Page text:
“[Republicans] can pretend we can afford to give billionaires another handout, even though we know we can't.”
The district's fee applies to bags provided by grocery stores, drug stores and liquor stores. In late March, the city produced its first report on the tax's effects: It estimates that stores were providing 22.5 million bags per month before the fee went into effect. In January, estimates indicate retailers only handed out 3 million bags.Consumers, in other words, have drastically reduced their usage of disposable bags simply to avoid a 5 cent fee. Assuming that a plastic bag holds $10 worth of groceries, that's a tax rate of 0.5 percent. If someone uses 300 bags per year, that's a tax of only $15, and yet the impact was a reduction in half of bag usage.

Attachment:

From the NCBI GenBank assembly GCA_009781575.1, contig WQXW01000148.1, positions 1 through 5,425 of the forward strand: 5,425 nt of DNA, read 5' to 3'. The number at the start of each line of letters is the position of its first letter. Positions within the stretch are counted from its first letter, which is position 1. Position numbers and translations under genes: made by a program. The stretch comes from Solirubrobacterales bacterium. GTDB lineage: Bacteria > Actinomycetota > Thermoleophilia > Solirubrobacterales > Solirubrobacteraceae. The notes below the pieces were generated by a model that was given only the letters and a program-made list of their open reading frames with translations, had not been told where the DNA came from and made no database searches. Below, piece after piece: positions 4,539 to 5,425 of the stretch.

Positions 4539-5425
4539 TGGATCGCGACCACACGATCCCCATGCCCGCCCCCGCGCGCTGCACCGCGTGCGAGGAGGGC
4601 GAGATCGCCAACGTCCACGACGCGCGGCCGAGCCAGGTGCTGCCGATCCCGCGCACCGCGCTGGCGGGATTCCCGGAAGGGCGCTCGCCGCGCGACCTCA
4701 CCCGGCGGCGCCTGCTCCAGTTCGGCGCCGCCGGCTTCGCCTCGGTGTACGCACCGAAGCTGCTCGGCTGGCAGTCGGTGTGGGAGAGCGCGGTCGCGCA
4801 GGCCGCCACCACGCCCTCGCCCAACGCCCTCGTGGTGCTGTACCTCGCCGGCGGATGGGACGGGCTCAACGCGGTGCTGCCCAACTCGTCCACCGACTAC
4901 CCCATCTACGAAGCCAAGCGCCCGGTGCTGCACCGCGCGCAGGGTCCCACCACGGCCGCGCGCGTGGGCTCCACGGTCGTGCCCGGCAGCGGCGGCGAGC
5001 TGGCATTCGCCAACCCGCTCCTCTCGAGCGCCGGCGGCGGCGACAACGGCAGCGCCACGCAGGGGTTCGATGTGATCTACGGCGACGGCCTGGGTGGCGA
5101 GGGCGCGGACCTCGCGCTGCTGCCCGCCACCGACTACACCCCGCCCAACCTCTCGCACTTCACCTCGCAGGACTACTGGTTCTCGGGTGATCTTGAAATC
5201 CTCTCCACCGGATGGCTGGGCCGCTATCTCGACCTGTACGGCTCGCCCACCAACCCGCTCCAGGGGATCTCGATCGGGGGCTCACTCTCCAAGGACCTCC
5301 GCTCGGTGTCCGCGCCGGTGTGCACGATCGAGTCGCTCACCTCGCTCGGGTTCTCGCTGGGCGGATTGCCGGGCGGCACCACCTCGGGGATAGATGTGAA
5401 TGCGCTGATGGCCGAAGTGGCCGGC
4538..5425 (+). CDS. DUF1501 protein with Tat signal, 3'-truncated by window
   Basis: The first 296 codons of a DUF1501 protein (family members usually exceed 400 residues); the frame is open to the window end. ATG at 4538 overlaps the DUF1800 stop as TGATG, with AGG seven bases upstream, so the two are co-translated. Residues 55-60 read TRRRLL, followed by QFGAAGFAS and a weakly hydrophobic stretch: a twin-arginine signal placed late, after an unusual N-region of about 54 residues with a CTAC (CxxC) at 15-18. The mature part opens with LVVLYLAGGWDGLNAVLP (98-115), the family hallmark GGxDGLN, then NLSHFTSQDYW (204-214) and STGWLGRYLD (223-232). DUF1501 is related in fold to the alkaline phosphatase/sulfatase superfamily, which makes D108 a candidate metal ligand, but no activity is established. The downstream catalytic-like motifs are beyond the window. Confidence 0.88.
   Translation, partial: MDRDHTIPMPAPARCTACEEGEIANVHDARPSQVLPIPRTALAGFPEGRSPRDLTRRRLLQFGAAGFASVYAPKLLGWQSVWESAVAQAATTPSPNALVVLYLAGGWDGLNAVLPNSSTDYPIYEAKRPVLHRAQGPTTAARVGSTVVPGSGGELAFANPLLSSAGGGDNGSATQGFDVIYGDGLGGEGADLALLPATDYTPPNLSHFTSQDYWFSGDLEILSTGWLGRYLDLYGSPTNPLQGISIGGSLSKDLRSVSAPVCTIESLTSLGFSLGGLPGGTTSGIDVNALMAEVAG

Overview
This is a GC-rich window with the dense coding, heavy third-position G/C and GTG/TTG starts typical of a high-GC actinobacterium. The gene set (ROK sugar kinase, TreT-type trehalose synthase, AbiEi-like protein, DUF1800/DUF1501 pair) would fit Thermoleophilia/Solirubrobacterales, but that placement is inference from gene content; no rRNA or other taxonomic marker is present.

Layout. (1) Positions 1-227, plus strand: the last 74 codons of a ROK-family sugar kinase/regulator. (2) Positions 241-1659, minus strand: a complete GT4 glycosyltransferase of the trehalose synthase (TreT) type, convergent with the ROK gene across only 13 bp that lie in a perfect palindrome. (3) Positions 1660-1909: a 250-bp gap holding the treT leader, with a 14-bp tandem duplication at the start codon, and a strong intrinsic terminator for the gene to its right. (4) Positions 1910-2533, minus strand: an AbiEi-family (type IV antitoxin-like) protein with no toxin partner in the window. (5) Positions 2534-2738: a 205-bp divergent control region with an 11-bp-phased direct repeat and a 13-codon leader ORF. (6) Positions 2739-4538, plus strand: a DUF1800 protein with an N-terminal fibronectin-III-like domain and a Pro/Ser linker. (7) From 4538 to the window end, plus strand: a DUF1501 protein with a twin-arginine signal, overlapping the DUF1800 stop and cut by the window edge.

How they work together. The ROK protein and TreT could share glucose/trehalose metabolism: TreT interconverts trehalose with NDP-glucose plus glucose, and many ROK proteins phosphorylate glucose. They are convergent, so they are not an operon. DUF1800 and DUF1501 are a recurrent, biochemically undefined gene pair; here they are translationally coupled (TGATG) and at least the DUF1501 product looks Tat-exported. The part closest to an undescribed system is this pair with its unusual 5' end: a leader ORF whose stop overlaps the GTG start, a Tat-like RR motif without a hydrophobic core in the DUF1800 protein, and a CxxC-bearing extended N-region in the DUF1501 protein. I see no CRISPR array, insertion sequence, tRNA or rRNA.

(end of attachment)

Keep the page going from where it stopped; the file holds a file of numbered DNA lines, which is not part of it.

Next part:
City officials aren't sure whether the decline really has been quite that dramatic. They note that retailers aren't used to reporting the number of bags they provide, which could be leading to some early inaccuracies. Still, Charles Allen, chief of staff to D.C. Council member Tommy Wells, who sponsored the fee, says that anecdotally major grocery stores report they're handing out at least 50 percent fewer bags. Some smaller retailers report even bigger drops.
Politicians in Annapolis, MD are scratching their heads wondering what happened to all those chain smokers who were supposed to help balance Maryland's budget. Last year the legislature doubled the cigarette tax to $2 a pack to pay for expanded health-care coverage. Eight months later, cigarette sales have plunged 25% and the state is in fiscal distress again.